the admissibility of the evidence of DREs about drug impairment.
The applicable principles are those governing the admissibility of
expert opinion evidence. This familiar analysis is divided into two
( i) the threshold requirement; and
( ii) the cost benefit analysis.
See White Burgess Langille Inman v. Abbott and Haliburton Co.,
 2 S.C.R. 182,  2 S.C.R. 182, 2015 SCC 23.
 At the first step, the evidence must satisfy the four
requirements of R. v. Mohan,  2 S.C.R. 9,  S.C.J. No.
36, among them that the witness have expertise in the subject
matter of his or her evidence that extends beyond the experience
and knowledge of the trier of fact about that subject: R. v. Bingley,
 1 S.C.R. 170,  S.C.J. No. 12, 2017 SCC 12, at paras.
14, 15 and 19; Mohan, at p. 25 S.C.R.
 Parliament has established that a DRE has special expertise outside the experience and knowledge of the trier of fact. Said
in another way, the DRE is an expert for the purpose of applying
the 12-step evaluation and determining whether that evaluation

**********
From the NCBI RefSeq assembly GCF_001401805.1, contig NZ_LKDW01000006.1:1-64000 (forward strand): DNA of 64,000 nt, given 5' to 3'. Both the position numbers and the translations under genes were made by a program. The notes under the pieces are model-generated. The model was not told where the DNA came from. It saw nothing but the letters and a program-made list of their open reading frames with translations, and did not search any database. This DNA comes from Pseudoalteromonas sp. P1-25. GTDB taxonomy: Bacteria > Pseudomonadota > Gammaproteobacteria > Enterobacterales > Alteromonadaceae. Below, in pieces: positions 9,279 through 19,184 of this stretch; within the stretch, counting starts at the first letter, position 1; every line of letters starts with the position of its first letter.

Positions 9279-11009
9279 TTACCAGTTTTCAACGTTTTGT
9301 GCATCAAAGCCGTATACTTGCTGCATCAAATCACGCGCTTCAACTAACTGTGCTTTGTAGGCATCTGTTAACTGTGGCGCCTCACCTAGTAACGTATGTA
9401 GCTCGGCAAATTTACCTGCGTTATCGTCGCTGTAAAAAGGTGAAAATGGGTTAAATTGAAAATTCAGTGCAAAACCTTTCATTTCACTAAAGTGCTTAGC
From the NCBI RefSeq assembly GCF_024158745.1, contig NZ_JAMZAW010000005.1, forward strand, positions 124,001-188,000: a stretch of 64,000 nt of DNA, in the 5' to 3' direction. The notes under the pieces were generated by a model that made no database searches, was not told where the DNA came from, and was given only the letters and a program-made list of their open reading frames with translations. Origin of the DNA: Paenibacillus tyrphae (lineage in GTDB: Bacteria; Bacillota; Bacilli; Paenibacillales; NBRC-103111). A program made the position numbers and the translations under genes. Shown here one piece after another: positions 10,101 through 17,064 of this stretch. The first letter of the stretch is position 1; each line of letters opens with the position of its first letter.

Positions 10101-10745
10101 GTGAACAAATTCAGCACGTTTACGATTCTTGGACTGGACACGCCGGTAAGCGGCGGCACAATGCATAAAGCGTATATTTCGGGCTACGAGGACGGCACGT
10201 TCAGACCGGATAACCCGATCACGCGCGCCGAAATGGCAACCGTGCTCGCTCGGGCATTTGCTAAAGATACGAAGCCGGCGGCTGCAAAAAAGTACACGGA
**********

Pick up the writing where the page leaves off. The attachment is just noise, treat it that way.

indicates drug impairment for the purposes of s. 254(3.1). Parliament has conclusively and irrebuttably established the DRE’s
expertise: Bingley, at para. 27.
 The statutory framework Parliament has enacted does not
undermine the trial judge’s gatekeeper function which enables
the trial judge to safeguard the trial process and to ensure that it
is not disturbed by improper expert opinion evidence. Focusing
the analysis on the DRE’s administration of the evaluation may
persuade the trial judge that the prejudicial effect of the evidence
outweighs its probative value and warrants its exclusion: Bingley,
at para. 30.
 Parliament has established the reliability of the 12-step
drug evaluation test. But it has not determined or said that the
conclusion drawn by the DRE is dispositive of guilt. The DRE
determines whether the evaluation indicates drug impairment.
This opinion is neither more nor less than a piece of evidence for
the trier of fact to consider in deciding whether the Crown has
proven that the ability of the person charged to operate a conveyance was impaired by a drug. No presumption of guilt follows
from the conclusion expressed by the DRE: Bingley, at para. 31.
 The statutory recognition of the reliability of the 12-step
drug evaluation erects no barrier to the authority of the trier of
fact to critically assess a DRE’s conclusion about impairment, or
to the right of an accused to challenge that evidence. Cross-examination may undermine the DRE’s conclusion. Unearth a bias.